Period Talk and a Giveaway


Like so many girls, when I found out I was going to have a period every month, I was shocked.  Truly shocked.  I had signed on for life as a woman without understanding all the terms.

Most of us get used to the idea of a monthly period (given that we have little choice), and our cycles become intrinsic to our beings.

  • Am I going to have my period on the sailing trip?  Yikes, how will I manage?
  • What if I get cramps in the middle of my two-hour presentation?
  • Is it chancy to wear my white jeans today?

When I was doing the research for my picture book biography, Purple Mountain Majesties: The Story of Katharine Lee Bates and “America the Beautiful,” I spent hours reading letters in the archive at Wellesley College.

In one letter, Bates writes to her mother that her “flow” has finally started up, and she is feeling better.  As I read those words, I thought, even a hundred years ago, and I’m sure a thousand years ago, your period, including PMS, became part of who you were.

Katherine Lee Bates might not be happy that this very personal letter survived, but I’m glad it did.  We, the women of 2011, are part of the Great Womanhood.  Snatches of history like this help us appreciate our feminine heritage, period talk and all.

Giveaway:  I’m offering a signed hardback copy of Purple Mountain Majesties.  Tell me in a comment why you’d like to win.  All comments must be in by Saturday morning.  Winner will be chosen at random.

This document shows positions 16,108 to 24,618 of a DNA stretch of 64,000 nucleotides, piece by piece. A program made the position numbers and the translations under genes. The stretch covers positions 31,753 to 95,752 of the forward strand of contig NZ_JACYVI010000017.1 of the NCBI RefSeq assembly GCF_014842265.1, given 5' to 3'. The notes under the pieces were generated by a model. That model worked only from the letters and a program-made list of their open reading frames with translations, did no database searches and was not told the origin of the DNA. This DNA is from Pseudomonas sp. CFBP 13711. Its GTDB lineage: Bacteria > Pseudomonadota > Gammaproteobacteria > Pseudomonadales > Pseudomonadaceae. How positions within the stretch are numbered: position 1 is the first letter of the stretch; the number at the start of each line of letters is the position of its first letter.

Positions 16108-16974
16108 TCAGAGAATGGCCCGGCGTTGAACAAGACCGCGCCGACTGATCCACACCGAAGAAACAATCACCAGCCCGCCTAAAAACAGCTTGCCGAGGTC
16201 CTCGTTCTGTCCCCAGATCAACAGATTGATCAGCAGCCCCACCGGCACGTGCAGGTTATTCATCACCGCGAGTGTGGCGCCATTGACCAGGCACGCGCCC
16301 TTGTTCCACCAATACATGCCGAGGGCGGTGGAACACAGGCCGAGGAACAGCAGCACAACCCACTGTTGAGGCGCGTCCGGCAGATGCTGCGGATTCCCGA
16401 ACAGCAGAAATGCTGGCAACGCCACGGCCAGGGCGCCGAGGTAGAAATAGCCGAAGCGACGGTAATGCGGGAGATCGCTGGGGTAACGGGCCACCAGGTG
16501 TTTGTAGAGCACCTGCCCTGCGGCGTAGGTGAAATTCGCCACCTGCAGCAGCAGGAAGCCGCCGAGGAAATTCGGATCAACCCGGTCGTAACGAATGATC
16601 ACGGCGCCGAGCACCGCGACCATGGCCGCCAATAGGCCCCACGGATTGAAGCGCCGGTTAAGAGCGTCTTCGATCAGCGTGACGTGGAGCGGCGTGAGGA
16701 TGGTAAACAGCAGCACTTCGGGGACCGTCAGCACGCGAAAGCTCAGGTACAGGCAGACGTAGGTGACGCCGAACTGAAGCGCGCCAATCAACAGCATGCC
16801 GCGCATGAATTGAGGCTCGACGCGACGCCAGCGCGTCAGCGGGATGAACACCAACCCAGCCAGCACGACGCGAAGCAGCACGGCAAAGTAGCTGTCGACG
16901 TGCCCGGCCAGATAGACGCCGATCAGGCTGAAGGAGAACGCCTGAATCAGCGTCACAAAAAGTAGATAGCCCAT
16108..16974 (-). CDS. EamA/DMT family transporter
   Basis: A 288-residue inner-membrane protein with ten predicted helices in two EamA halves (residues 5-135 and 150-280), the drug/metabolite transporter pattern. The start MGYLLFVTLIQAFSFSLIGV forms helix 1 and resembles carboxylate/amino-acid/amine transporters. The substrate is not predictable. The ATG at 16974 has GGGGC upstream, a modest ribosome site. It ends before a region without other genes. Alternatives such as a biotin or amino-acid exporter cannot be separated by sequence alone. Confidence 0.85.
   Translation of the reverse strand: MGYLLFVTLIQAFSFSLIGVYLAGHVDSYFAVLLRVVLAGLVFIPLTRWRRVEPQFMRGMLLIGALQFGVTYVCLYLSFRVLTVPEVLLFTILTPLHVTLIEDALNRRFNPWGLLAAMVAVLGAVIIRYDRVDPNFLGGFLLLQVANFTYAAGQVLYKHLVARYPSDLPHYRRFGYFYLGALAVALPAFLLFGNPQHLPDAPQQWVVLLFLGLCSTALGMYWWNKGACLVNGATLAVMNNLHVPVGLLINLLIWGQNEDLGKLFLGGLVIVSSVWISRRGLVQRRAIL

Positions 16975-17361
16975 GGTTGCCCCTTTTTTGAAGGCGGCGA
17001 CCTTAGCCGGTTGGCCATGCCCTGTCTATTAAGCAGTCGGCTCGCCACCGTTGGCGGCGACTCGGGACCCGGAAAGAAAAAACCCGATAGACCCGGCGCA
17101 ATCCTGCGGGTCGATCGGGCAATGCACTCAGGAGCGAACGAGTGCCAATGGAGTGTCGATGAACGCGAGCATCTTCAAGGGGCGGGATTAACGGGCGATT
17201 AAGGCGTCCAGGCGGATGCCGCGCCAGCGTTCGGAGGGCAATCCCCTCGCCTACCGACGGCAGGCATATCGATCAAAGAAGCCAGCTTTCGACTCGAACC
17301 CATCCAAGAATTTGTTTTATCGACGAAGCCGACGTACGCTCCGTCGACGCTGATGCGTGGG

Teachers:  You can find creative activities to use with the book here:

Katharine Lee Bates

Photo:  On the book’s cover are lines from Katharine’s line-a-day diary.  No period talk here, but you’ll find sprightly references to her trip to Pikes Peak, where she wrote “America the Beautiful.”

About the Artist:  The wonderful illustrations for Purple Mountain Majesties were painted by picture book artist Stacey Schuett.  To see more of her work, go to:

40 responses »

  1. I am a grandmother of 1 month to a beautiful baby girl. I loved reading to all three of my children and can’t wait to begin that tradition with Madeline. I would love to win the book so that I can begin a library of beautiful books to read and cherish with her.

  2. I’m not plugging for a book for myself, but for others to enter the contest. It is a truly gorgeous book for ladies of every age from nursery school through menopause. And Barbara, here’s an idea – how about a post for those of us who enter menopause cold-turkey because of surgery or chemo or whatever? I now I’m not the only one of us out there!

  3. I’d love to win the book because I love children’s books, I love America, and I’m back to teaching after several years off and I know I would use it. I’m actually teaching music and I’m sure it would fit right in with our patiotic theme.

  4. I’m reading The Postmistress and in one chapter – totally unrelated to the plot – it describes the main character “feeling a clot of blog falling from her and going to find a Kotex.” I was quite shocked at the inclusion of this detail!! Seemed a bit oddly placed, but I liked that it did relate to the life of womanhood.